No thanks, I’ll keep my composite jacks and wait a month and save $23.95.

  10. JohnDeere says:

    not even if it was available same time as the theater, and i had my own movie theater, and i had 10 buddies to split the price with. still wouldnt touch it with a 10 foot pole.

  11. GyroMight says:

    I didn’t read the article above but wasn’t there a similar offer out there that if you rented the movie they wanted to disable your analog ports?

    • Underpants Gnome says:

      @GyroMight: Selectable Output Control.

      My theory is that Sony is setting up a straw man here. They’ll release this movie a month early. it’ll show up on torrents. They’ll run crying to congress talking about how unless they plug our analog holes, they can’t offer us great services like this in the future.

  12. aka_mich says:

    Do they include a piece of sandpaper and broomstick to shove up your ass too?

  13. craptastico says:

    they’re probably making a list of whatever suckers pay this. that list would be priceless. they could probably sell it to every company hawking credit protection, auto warrantys and any other high margin sucker product imaginable and make a bundle.

  14. JGKojak says:


    You know- if they did this with, say, Star Trek or Harry Potter WHILE IT WAS IN THEATERS it would make perfect sense- but a month early- sorry, I can wait for Santa.

  15. elizass says:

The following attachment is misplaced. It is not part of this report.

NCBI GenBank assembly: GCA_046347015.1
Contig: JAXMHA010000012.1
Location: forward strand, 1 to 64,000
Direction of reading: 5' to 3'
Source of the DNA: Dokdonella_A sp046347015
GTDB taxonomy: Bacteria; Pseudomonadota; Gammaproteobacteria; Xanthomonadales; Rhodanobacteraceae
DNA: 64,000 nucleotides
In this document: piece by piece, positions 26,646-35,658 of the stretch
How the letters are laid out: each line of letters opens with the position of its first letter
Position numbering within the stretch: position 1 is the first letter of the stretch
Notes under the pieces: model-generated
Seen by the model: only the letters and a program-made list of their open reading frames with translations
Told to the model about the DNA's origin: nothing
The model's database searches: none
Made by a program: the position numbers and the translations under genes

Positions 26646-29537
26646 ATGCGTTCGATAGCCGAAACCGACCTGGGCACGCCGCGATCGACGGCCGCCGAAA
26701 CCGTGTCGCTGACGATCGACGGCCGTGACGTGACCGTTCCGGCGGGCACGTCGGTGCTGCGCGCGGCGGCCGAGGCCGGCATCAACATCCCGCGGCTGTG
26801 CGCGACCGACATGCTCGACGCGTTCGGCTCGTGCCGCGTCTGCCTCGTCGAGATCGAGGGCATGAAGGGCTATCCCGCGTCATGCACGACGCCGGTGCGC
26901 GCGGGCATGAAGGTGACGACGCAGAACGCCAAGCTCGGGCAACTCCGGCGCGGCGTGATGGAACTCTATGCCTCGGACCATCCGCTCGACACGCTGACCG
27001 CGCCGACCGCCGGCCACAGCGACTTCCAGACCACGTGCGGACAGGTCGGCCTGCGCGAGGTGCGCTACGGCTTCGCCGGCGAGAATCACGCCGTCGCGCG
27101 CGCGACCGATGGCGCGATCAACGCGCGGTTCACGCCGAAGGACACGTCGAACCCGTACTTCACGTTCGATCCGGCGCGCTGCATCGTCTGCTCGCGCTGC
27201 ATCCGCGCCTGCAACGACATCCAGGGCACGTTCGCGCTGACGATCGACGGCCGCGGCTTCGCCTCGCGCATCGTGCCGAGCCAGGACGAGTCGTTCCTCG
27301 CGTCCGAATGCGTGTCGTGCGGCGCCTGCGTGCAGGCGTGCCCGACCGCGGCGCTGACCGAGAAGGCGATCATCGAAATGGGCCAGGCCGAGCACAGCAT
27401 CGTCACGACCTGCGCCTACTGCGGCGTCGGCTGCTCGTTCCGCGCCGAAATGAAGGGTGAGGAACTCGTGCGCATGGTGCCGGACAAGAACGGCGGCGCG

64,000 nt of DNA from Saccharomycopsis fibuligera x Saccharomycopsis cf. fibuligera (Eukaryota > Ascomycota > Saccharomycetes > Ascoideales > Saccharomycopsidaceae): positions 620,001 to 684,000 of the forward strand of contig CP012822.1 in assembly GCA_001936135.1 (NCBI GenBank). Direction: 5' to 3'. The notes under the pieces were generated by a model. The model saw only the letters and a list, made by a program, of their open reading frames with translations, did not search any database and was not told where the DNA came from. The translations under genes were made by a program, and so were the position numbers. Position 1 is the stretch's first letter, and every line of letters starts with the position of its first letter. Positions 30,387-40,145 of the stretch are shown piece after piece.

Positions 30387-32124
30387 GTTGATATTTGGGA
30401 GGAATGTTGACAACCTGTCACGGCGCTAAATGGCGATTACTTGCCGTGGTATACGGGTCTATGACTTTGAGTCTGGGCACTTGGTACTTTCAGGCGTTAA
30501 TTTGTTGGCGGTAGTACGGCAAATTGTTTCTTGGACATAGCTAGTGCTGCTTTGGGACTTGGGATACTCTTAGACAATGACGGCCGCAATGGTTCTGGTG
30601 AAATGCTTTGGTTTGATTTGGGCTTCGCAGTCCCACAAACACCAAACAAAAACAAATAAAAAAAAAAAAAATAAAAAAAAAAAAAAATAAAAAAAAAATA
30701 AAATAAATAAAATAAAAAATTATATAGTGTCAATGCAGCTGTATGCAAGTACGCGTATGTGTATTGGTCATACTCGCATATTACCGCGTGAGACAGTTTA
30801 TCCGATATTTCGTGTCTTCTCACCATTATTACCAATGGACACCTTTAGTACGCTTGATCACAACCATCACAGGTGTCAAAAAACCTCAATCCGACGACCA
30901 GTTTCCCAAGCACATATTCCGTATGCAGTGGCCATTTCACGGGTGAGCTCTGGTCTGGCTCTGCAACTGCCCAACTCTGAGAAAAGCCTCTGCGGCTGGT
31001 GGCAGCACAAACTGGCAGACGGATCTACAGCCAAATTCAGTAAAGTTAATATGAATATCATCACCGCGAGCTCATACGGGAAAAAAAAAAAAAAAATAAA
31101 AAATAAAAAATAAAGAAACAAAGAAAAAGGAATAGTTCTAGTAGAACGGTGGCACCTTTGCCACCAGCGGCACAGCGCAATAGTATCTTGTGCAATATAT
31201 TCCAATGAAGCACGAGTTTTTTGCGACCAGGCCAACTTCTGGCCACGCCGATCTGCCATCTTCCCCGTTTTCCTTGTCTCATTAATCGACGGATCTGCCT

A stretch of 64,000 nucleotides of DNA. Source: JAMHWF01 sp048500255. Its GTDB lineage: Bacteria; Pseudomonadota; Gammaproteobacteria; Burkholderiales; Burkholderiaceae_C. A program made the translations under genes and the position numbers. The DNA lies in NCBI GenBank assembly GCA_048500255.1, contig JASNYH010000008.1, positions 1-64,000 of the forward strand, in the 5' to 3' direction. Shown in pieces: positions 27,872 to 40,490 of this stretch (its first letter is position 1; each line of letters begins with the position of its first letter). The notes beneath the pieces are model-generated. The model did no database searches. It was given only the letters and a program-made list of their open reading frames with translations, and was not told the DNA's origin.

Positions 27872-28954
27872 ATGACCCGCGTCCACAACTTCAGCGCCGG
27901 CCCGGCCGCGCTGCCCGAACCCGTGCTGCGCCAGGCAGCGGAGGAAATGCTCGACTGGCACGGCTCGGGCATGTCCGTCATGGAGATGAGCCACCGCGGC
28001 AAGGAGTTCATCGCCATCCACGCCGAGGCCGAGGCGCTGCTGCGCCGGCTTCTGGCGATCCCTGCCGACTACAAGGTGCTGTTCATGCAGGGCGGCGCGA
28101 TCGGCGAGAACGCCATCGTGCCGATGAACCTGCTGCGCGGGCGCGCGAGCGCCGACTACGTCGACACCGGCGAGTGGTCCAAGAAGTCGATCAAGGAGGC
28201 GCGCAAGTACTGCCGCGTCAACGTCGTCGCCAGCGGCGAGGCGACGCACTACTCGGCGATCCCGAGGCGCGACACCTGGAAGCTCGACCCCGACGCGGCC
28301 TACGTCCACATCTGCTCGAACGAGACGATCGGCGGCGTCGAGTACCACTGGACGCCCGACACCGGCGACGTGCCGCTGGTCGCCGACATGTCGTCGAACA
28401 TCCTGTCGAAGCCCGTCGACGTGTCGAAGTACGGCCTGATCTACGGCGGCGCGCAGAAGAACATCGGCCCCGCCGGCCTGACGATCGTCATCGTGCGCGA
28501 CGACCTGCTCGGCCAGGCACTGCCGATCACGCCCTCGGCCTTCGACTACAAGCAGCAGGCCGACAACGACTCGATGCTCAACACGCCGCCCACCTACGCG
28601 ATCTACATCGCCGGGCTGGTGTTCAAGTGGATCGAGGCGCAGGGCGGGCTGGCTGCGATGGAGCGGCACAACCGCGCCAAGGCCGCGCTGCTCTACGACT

You guys really hate the free market, don’t you? Maybe you should tell the U.S. government to tell Sony how to price their products.

    • deejmer says:

      @elizass: What an awful argument. No one is saying the gov’t should tell them how to price. They are consumers pointing out how f’ing bad this is going to fail in the free market. Is this a classic case of “Glenn Beck” logic or what?

    • Rectilinear Propagation says:

      @elizass: This comment makes no sense. No one said Sony shouldn’t be allowed to do this, they said Sony was stupid for doing this (or that people who go for this are stupid).

      Perhaps it is you who hates free speech?

    • TheRealAbsurdist says:

      @elizass: You really hate freedom of speech, don’t you? No one is saying this should be regulated. They’re merely commenting on the stupidity that excess cash allows one, as well as expressing incredulity at what they see as a boneheaded move by Sony with very limited appeal.